Overwatch Contenders

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Overwatch Contenders
Overwatch Contenders logo.svg
GameOverwatch
Founded2017
Owner(s)Blizzard Entertainment
Related
competitions
Official websiteoverwatchcontenders.com

Overwatch Contenders (OWC) is an international esports league for the video game Overwatch that is organized by Blizzard Entertainment. The series acts as the development league for aspiring Overwatch League (OWL) professionals. Founded in 2017, Contenders was created in part to consolidate existing regional tournaments into a structure to support the Overwatch League, including the Overwatch Apex tournament, Overwatch Premier Series, and Overwatch Pacific Championship.

History[edit]

The Contenders league was launched in 2017 to be a developmental league for players aspiring to play in the Overwatch League, with regions in North America and Europe. Teams competed in an online open qualifier known as 2017 Season Zero, where the top eight teams from Europe, the top six teams from North America, and invited teams Team Envy and Rogue would compete in 2017 Season 1.[1]

In 2018, Blizzard merged Contenders with existing regional tournaments into a structure to support the Overwatch League; it was divided into five divisions with 12 teams each: Korea (replacing the Overwatch Apex tournament), China (replacing the Overwatch Premier Series), and Pacific (replacing Overwatch Pacific Championship for other Asian-Pacific countries), and adding in North America and European divisions. Prior to the second 2018 Contenders season, Blizzard added two additional divisions, Australia and South America, bringing the total to seven. Further, Blizzard gave the opportunity to the top eight teams from the Open Division within each region to compete in Contenders Trials, which would be held at the end of each Contenders season; the qualified teams would take place in a promotion-relegation tournament for the chance to compete in the next Contenders season.[2]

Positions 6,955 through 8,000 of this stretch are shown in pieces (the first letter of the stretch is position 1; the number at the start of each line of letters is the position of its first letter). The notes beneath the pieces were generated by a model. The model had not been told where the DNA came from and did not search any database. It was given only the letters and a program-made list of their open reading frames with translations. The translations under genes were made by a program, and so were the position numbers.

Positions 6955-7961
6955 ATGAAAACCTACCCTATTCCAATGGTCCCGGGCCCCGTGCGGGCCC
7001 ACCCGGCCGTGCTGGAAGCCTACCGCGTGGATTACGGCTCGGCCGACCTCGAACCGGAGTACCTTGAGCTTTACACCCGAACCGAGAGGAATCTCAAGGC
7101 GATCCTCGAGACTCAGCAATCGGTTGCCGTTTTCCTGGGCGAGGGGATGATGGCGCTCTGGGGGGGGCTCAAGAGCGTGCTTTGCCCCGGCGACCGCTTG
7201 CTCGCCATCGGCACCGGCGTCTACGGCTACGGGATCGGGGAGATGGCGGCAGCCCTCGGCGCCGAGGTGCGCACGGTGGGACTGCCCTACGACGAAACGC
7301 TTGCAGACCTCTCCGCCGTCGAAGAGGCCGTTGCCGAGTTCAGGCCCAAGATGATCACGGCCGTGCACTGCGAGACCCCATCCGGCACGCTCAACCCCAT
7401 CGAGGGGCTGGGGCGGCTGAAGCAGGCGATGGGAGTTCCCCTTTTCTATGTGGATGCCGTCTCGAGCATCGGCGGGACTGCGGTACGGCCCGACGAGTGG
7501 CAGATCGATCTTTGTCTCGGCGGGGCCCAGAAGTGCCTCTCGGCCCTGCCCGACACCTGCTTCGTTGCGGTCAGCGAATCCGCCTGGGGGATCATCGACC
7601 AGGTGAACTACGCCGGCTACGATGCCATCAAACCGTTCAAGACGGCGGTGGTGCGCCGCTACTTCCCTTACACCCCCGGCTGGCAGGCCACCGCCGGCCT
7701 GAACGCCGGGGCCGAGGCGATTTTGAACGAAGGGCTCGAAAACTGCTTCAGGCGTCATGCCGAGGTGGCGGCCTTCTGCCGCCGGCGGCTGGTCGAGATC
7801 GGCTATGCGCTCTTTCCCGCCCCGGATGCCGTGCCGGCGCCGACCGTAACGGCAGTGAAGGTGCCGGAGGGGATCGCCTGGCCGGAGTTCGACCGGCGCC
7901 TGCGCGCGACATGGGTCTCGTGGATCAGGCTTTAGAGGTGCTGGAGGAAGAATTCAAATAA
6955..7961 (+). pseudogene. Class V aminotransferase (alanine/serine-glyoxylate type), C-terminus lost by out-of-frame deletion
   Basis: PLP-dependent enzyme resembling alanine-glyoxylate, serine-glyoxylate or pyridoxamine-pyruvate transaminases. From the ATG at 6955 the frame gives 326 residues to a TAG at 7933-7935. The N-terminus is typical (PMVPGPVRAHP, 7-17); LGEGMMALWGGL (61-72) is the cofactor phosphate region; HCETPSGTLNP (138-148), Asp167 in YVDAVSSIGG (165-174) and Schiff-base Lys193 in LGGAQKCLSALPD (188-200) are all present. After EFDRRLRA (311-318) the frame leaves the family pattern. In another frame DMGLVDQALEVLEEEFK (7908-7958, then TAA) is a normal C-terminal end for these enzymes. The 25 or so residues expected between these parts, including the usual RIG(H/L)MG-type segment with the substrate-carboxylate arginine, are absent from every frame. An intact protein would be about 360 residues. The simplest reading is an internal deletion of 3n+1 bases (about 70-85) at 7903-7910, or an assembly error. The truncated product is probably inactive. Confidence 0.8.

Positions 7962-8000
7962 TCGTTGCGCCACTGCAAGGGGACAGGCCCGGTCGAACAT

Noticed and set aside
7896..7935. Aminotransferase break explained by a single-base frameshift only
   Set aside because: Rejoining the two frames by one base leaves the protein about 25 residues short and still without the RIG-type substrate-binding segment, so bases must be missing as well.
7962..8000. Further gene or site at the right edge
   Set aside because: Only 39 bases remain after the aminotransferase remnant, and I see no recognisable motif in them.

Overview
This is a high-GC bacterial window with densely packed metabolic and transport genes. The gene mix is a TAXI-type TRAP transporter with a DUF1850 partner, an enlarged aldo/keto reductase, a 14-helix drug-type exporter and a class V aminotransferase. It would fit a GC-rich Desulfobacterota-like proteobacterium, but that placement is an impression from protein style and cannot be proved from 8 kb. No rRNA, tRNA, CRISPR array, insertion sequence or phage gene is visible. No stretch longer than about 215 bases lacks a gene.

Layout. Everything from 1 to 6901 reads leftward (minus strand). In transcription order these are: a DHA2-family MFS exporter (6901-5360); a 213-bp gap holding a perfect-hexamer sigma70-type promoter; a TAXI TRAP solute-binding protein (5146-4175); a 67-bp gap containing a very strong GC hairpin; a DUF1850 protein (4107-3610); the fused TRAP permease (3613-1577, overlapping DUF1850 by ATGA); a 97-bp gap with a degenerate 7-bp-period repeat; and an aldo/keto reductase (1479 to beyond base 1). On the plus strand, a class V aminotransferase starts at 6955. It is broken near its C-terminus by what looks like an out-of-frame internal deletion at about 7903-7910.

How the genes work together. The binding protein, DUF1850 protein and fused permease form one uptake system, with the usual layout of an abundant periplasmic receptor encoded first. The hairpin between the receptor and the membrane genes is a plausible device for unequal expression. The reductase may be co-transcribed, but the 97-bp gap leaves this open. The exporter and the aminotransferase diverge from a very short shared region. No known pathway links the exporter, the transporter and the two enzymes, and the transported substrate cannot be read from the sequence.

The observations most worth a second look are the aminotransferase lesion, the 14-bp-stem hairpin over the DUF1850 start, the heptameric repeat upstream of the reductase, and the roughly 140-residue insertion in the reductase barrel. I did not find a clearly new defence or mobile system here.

For its second year in 2019, Blizzard adjusted the format by reducing the number of teams in each region to eight, while dividing the North American region into East and West divisions. Blizzard also added a regional limit of the number of "import players", which are those that live outside the division's region, to a maximum of three.[3]

Blizzard made several changes for Contenders for the 2020 year. The North America East and West regions were merged back into the single North America region, reducing the total amount of regions back to seven, and the Atlantic and Pacific Divisions were renamed to the Atlantic and Pacific Conferences. Aside from China, the regional player restrictions was also reverted, now allowing any number of players from any region to be on a team in any region. The number of two-way players allowed to compete on a given day for a team was increased from two to four. Blizzard also made a major format change for 2020 year. The qualification to make regional playoffs was changed from a round-robin format to a point system, which includes four Contenders tournaments that will dictate the number of points a team earns based on their finishing place.[4]